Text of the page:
So, thanks to Themistocles, who moved his fleet from Phaleron (Faliro), only a few stops up the green metro line, to Piraeus, Athens has a handy and well-protected port: Piraeus. It is technically a different city (as with Salford and Manchester) but only technically.
It’s not a particularly welcoming place to traipse across from the Metro, and it takes a good hour and a quarter from the airport to get here (accompanied by amusing conflicting arrows pointing the way to the station) but it’s not a destination, really, but a stopping point on the way somewhere else. That must create a certain different sort of psychology amongst its tourist-wranglers, but they seem quite cheerful about it. Certainly the bustle and noise of the streets hereabouts doesn’t betray any sense of inferiority.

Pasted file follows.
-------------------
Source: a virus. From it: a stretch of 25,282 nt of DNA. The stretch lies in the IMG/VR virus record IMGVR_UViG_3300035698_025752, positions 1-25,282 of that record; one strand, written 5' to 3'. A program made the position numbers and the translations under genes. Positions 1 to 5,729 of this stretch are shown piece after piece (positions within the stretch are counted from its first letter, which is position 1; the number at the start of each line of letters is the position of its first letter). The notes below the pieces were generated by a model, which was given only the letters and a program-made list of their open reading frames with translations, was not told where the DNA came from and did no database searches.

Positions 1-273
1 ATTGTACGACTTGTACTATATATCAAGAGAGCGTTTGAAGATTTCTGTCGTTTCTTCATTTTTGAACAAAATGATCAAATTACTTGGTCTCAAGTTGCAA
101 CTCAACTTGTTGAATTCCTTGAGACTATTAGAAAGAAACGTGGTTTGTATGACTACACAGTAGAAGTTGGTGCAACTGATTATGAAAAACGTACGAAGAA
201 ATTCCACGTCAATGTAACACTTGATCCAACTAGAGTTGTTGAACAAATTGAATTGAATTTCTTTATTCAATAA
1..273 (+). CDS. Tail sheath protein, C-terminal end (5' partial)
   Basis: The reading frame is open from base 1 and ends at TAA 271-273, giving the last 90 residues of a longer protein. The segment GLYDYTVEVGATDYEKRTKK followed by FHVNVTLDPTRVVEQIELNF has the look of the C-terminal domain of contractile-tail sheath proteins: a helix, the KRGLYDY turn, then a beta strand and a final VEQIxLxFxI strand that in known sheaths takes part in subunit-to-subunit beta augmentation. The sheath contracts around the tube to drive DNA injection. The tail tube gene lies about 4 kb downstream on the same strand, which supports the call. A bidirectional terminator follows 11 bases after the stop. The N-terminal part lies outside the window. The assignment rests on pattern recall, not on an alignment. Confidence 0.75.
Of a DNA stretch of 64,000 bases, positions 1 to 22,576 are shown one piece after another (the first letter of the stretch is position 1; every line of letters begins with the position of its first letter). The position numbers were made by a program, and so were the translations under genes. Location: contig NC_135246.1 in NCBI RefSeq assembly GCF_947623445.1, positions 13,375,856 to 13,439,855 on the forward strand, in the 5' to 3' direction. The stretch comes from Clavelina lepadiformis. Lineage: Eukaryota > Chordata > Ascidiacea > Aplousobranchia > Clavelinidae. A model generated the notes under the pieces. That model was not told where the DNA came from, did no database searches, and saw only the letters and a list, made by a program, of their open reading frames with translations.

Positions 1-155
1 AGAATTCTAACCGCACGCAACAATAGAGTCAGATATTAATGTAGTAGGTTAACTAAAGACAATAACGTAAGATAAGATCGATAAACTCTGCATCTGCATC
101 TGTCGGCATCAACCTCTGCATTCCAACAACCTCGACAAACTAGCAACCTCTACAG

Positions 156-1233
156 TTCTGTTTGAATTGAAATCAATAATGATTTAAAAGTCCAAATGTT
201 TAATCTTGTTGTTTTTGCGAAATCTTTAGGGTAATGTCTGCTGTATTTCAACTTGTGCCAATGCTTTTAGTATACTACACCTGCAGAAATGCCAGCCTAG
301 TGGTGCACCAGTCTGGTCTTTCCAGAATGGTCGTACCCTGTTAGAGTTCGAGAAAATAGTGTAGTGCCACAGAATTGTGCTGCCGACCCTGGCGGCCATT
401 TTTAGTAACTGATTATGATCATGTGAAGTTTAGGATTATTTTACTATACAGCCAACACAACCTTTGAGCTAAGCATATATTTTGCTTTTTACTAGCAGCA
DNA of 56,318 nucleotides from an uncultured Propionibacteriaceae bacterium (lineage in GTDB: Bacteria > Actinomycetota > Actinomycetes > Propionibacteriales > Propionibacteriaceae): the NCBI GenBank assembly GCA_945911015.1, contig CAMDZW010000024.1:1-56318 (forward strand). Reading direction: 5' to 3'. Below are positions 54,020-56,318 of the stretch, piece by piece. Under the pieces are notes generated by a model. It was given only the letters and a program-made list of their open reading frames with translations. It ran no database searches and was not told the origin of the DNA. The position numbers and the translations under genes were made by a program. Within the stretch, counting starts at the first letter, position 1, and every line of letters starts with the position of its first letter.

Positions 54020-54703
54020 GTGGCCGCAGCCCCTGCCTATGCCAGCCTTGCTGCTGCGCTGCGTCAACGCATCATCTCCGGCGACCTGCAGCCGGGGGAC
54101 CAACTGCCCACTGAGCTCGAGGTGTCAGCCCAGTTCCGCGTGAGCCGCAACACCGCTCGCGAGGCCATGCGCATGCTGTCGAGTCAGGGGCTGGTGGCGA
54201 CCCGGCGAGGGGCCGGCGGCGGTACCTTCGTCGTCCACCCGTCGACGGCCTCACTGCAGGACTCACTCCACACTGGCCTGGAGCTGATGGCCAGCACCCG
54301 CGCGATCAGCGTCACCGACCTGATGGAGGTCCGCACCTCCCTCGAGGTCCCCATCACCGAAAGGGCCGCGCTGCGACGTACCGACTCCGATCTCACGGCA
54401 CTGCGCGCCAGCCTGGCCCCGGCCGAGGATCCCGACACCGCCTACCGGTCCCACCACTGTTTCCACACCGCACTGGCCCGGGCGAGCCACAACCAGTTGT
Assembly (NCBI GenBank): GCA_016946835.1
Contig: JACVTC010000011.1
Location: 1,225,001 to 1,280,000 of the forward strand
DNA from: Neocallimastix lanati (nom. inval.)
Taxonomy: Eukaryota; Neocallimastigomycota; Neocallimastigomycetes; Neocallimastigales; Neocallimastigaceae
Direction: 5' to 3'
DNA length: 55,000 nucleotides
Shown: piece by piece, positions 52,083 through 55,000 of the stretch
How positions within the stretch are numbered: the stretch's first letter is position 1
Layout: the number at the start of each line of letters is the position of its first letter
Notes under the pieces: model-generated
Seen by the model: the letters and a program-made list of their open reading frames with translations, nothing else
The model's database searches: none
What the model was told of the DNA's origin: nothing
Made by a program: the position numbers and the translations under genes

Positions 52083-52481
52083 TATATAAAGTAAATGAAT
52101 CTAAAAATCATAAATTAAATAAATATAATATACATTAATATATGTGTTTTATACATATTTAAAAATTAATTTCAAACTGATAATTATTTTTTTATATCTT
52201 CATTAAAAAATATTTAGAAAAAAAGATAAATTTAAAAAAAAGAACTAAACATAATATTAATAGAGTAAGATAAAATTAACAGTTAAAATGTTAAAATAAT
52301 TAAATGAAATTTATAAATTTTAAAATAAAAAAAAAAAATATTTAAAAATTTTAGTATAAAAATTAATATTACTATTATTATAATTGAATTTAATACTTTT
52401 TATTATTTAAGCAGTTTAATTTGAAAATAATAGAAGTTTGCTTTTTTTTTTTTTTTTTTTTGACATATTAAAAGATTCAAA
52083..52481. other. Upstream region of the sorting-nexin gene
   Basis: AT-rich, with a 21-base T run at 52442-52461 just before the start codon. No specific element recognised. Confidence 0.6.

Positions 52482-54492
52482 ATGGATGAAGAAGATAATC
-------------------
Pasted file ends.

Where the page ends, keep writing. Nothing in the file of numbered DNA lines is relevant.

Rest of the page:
A comfortable little hotel, which provides 6am breakfast, a shuttle service to the port (gate E9) and a rudimentary spag Bol for dinner, which was welcome, as I arrived at 9pm, and wandering off into the dark busy streets to find a restaurant didn’t really appeal to me at that point.
The port is massive, according to Lonely Planet, and I’m due to leave at 7am tomorrow for Mykonos (the hotel has a shuttle bus which comes free with an 8 euro breakfast) so I doubt I shall have time for some fresh fish, which Aristophanes jokingly suggests was Themistocles’ real reason for shifting the port. Ah well. Time for an early night.